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Effects of wheat or corn distillers dried grains with solubles on feedlot performance, fecal shedding, and persistence of Escherichia coli O157:H7

Hallewell, J., McAllister, T.A., Thomas, J., Booker, C.W., Hannon, S., Jim, G.K., Burciaga-Robles, L.O., May, M.L., Peterson, R.E., Flaig, C., Hussey, E.M., Stanford, K. (2012). Effects of wheat or corn distillers dried grains with solubles on feedlot performance, fecal shedding, and persistence of Escherichia coli O157:H7, 90(8), 2802-2810.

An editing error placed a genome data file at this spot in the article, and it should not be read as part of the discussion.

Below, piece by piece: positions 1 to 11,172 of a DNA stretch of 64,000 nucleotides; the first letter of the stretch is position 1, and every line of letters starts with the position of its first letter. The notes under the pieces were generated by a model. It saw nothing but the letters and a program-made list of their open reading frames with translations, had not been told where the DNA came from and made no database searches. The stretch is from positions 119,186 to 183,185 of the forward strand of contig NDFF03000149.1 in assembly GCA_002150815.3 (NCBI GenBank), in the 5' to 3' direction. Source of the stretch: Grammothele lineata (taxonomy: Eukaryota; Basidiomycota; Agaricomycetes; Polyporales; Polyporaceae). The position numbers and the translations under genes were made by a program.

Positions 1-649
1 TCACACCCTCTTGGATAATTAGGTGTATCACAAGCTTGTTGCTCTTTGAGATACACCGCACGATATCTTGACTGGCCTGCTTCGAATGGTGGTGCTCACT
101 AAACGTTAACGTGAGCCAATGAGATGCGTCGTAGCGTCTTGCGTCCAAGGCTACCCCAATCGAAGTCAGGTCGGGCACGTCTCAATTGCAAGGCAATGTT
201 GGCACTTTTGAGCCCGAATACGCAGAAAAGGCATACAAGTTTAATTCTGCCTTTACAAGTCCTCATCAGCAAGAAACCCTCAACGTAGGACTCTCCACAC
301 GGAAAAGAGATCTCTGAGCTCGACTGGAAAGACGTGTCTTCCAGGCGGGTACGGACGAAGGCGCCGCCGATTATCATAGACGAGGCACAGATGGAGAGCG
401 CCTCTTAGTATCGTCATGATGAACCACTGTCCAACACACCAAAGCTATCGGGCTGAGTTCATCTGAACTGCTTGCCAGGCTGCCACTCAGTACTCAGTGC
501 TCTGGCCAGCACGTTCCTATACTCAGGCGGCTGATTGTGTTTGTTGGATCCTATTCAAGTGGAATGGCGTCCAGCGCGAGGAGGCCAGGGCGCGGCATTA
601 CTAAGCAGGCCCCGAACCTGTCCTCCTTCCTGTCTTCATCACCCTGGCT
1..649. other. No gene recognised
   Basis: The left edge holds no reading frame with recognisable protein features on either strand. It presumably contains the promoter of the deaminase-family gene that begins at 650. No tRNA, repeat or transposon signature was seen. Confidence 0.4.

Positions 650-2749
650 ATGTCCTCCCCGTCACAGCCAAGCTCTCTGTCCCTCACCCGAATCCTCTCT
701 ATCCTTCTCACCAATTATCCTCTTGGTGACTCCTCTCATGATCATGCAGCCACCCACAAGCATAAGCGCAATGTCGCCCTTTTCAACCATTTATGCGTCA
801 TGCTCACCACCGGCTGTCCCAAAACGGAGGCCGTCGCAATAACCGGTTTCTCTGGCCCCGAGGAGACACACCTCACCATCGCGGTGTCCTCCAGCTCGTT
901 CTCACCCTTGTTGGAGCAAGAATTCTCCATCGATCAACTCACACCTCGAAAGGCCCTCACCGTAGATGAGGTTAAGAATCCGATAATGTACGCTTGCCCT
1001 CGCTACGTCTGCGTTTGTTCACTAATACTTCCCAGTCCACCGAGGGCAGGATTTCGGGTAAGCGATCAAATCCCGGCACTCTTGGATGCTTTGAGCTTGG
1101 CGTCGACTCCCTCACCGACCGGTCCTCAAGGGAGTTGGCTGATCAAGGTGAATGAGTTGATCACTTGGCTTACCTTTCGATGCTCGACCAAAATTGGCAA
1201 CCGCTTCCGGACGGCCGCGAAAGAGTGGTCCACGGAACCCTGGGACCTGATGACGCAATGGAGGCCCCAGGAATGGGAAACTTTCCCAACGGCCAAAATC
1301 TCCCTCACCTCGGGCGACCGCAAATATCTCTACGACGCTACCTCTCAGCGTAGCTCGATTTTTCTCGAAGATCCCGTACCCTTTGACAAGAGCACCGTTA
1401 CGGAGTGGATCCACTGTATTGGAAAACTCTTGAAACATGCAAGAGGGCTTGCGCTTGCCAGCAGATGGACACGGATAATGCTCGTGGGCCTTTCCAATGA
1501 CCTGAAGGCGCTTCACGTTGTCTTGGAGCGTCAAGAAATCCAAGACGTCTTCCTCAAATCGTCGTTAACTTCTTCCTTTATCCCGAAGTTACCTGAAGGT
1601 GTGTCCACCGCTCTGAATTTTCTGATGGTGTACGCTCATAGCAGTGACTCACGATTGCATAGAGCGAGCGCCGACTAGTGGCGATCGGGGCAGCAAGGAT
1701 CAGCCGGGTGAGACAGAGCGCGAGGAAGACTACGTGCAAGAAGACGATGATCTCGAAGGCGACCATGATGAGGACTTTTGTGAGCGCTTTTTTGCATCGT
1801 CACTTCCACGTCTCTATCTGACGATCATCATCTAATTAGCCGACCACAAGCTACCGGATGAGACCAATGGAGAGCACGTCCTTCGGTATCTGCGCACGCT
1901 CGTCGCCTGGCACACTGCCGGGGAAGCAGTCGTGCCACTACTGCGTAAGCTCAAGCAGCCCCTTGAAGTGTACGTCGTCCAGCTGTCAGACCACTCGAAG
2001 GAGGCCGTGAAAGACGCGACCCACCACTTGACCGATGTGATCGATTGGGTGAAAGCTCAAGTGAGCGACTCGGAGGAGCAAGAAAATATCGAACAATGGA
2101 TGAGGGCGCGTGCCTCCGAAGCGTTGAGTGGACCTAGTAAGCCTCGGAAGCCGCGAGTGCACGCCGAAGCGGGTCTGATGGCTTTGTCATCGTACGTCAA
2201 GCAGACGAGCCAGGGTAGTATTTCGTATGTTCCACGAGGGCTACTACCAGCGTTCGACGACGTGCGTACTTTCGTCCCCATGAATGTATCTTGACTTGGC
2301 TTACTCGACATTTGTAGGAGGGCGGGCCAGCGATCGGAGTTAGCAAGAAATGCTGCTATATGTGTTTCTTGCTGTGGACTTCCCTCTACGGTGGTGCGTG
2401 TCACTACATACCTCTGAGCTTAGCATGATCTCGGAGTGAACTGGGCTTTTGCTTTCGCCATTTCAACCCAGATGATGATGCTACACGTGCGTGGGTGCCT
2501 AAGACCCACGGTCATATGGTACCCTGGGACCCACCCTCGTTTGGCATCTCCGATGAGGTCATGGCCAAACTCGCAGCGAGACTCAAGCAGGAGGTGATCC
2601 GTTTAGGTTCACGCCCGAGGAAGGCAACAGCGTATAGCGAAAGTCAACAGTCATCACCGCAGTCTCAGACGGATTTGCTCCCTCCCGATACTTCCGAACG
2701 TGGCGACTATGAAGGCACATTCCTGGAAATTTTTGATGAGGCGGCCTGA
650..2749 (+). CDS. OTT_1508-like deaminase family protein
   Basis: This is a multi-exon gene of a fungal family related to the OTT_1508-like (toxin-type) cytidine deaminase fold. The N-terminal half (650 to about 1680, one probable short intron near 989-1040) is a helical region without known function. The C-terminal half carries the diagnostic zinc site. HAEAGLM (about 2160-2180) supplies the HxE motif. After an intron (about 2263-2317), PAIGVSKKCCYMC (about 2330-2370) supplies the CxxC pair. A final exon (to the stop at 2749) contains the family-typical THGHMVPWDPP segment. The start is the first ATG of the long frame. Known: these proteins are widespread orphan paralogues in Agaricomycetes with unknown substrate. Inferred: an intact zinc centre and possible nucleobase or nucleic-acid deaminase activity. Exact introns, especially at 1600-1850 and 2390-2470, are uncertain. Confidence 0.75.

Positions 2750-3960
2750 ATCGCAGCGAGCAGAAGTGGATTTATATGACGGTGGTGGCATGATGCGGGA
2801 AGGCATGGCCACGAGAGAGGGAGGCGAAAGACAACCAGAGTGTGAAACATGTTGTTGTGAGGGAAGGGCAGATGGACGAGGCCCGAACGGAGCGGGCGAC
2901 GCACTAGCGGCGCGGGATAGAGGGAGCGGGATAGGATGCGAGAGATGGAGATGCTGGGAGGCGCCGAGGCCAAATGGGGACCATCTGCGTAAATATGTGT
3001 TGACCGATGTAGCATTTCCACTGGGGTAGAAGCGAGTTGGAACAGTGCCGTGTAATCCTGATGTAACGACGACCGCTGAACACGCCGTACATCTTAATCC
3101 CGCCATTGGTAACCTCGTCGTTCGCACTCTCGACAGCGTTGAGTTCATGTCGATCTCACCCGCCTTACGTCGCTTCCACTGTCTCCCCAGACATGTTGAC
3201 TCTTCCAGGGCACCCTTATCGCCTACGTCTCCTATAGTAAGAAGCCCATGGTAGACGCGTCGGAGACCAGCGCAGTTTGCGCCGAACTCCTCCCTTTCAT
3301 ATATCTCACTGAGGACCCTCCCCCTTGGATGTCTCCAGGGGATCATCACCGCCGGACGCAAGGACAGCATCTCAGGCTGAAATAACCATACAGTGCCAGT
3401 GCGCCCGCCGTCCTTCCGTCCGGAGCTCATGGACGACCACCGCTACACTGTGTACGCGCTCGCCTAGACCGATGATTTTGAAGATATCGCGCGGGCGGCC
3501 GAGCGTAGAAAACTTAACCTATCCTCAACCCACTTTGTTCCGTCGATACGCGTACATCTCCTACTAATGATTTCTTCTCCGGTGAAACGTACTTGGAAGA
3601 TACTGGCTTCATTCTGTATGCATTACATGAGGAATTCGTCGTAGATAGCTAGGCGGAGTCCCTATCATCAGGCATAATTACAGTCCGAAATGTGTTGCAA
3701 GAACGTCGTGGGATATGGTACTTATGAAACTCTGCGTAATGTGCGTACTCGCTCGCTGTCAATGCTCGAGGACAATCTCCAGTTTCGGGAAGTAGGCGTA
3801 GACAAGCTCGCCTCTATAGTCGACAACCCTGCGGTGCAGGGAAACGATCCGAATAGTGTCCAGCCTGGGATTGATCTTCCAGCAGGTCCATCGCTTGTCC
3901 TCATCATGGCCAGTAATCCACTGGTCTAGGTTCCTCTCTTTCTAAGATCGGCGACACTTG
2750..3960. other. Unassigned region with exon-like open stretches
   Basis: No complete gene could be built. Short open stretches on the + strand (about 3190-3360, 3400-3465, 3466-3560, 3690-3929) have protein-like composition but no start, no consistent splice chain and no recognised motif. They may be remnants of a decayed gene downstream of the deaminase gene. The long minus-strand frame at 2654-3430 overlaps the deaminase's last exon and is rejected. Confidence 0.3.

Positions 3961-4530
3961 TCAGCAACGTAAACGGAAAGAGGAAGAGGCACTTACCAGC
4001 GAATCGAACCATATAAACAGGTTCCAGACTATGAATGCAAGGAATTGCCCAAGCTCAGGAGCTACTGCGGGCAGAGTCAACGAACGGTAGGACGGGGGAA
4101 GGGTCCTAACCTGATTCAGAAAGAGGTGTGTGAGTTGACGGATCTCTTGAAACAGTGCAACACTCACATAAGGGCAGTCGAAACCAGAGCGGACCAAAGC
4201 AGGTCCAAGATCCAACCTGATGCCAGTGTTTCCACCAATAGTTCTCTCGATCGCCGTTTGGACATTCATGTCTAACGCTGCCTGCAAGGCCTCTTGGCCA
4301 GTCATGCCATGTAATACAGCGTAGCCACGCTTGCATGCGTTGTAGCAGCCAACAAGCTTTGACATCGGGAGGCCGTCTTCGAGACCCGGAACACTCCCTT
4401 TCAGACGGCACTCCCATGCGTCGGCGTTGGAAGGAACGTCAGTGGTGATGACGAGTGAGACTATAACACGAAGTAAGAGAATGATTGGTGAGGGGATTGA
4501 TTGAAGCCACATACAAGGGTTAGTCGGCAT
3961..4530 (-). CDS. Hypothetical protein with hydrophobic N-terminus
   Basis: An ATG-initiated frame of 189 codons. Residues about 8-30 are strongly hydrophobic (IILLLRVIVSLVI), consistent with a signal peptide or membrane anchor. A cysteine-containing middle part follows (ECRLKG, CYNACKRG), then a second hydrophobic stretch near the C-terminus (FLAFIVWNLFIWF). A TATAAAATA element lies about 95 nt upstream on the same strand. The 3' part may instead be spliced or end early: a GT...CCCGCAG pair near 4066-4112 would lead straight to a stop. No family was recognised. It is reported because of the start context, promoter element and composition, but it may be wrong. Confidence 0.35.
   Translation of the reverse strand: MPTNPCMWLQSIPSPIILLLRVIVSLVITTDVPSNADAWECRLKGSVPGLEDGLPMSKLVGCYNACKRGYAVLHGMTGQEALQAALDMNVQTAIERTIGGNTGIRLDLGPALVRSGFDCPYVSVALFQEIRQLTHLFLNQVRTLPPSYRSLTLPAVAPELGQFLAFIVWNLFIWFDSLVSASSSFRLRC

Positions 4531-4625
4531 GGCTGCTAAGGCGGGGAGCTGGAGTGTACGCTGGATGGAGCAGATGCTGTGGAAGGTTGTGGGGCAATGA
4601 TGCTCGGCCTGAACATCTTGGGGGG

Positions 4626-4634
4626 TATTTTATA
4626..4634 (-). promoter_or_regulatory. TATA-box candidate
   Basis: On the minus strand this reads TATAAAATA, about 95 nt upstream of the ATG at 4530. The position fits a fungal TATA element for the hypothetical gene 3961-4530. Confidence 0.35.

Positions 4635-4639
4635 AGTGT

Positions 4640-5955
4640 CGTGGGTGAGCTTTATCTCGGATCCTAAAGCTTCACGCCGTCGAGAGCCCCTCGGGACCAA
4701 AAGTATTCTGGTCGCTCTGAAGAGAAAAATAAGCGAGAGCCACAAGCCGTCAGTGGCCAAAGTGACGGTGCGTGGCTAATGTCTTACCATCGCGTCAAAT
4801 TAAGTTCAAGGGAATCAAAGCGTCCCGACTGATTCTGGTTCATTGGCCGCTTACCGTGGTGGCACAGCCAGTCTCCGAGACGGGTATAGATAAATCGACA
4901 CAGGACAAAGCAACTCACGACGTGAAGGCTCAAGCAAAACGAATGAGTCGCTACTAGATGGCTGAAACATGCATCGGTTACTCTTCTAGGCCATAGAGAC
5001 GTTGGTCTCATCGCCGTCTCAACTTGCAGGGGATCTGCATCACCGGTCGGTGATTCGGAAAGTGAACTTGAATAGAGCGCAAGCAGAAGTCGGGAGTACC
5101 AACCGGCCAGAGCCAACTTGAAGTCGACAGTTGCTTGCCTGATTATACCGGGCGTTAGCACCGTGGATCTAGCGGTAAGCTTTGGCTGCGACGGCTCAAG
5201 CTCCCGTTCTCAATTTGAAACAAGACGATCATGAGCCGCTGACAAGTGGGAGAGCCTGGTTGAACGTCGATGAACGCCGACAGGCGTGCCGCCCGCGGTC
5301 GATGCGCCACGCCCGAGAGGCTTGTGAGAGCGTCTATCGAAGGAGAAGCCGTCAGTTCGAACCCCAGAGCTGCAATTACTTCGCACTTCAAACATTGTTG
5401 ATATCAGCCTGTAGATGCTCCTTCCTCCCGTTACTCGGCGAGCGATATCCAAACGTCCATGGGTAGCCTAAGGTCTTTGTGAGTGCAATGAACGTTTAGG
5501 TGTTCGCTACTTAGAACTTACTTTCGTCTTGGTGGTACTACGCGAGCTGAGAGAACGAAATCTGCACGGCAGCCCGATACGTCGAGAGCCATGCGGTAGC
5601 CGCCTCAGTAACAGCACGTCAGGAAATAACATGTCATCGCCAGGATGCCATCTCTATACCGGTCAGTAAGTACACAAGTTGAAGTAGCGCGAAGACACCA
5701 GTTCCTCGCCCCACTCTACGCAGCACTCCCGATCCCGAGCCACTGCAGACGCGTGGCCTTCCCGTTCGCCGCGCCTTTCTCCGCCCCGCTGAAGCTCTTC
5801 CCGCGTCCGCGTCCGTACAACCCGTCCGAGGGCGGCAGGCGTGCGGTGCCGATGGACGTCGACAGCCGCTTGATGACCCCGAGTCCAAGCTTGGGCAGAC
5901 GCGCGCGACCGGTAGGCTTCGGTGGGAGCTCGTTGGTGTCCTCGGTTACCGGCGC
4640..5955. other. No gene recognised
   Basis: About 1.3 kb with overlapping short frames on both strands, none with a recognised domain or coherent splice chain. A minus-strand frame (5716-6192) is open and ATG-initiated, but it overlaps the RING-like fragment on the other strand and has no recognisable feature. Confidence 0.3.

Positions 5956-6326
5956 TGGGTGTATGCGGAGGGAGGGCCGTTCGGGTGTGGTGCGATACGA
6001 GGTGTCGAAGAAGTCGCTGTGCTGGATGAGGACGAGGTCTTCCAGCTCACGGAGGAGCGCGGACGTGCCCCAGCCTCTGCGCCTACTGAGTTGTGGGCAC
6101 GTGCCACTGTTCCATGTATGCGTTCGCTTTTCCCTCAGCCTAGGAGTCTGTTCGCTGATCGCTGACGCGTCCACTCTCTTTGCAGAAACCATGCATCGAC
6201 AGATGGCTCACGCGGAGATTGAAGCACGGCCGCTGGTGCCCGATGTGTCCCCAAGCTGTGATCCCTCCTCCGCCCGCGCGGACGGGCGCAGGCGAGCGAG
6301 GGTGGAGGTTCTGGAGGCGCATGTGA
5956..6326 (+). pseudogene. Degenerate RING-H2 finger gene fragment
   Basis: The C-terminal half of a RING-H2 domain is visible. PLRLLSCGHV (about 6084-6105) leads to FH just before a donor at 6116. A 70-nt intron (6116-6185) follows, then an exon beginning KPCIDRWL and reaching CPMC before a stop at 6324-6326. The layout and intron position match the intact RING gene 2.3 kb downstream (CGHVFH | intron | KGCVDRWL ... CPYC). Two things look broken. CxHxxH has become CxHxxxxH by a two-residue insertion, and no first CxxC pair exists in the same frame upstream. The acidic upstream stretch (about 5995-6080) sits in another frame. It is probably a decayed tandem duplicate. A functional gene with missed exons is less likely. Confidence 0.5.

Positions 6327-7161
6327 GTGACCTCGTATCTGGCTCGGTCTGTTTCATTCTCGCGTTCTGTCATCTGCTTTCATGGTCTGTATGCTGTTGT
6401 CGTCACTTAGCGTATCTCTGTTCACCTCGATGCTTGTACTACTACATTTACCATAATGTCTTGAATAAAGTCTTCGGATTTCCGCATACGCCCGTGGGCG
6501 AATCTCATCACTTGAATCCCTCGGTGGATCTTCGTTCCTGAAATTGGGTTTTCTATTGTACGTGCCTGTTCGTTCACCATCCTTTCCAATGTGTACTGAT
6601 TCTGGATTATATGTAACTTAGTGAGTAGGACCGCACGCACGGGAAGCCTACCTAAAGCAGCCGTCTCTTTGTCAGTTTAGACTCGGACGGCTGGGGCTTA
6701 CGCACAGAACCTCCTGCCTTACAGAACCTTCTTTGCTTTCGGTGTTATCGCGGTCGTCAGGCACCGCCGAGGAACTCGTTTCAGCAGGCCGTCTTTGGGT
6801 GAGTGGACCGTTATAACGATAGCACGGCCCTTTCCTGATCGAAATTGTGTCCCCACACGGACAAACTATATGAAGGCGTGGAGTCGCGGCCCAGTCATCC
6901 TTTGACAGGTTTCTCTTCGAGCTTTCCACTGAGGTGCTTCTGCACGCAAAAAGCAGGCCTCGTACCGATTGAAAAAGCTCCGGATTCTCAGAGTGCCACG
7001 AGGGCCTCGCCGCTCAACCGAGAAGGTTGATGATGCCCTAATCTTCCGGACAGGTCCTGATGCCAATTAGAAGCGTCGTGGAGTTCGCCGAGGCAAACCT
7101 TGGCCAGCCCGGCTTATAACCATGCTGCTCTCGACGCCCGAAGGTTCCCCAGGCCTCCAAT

Distillers dried grains with solubles (DDGS) are a coproduct of the ethanol industry and are often used as a replacement for grain in livestock production. Feeding corn DDGS to cattle has been linked to increased fecal shedding of Escherichia coli O157:H7, although in Canada, DDGS are often produced from wheat. This study assessed the effects of including 22.5% wheat or corn DDGS (DM basis) into barley-based diets on performance, carcass characteristics, animal health, and fecal E. coli O157:H7 shedding of commercial feedlot cattle. Cattle (n = 6,817) were randomly allocated to 10 pens per treatment group: WDDGS (diets including 22.5% wheat DDGS), CDDGS (diets including 22.5% corn DDGS), or CTRL (barley substituted for DDGS). Freshly voided fecal pats (n = 588) were collected and pooled monthly for fecal pH measurement and screened for naturally occurring E. coli O157:H7 by immunomagnetic separation (IMS) and direct plating (DP). Hide swabs (n = 367) were collected from randomly selected cattle from each pen before slaughter. Pen-floor fecal samples (n = 18) were collected from treatment groups at entry to the feedlot (<14 d on the finishing diet) and after adapting to the finishing diet for ≥14 d, inoculated (109 cfu of a 5 strain naldixic acid-resistant E. coli O157:H7 mixture), incubated (20°C) and evaluated weekly (IMS and DP) to assess fecal E. coli O157:H7 persistence. The WDDGS group had 3.0% poorer ADG (P = 0.007), 5.3% poorer G:F (P < 0.001), and a decreased proportion of Canada Quality Grade AAA carcasses (P = 0.022) compared with CTRL cattle. The CDDGS group had a similar ADG (P = 0.06), a decreased proportion of Canada Yield Grade (YG) 1 (P < 0.001), and greater proportions of Canada YG 2 (P = 0.003) and YG 3 (P < 0.001) carcasses compared with the CTRL group. There were no differences among groups in any of the animal health parameters assessed. Inclusion of DDGS in cattle finishing diets had no effect on fecal shedding (P = 0.650) or persistence (P = 0.953) of E. coli O157:H7. However, feces from cattle on starter diets <14 d had longer persistence of E. coli O157:H7 (week) than cattle on finishing diets ≥14 d (P < 0.003). Inclusion of DDGS in feedlot diets depends on commodity pricing relative to that of barley and for WDDGS must also include the risk of feedlot performance and carcass grading disadvantages. Feeding cattle barley based-diets with 22.5% corn or wheat DDGS did not affect fecal shedding of E. coli O157:H7. © 2012 American Society of Animal Science. All rights reserved.

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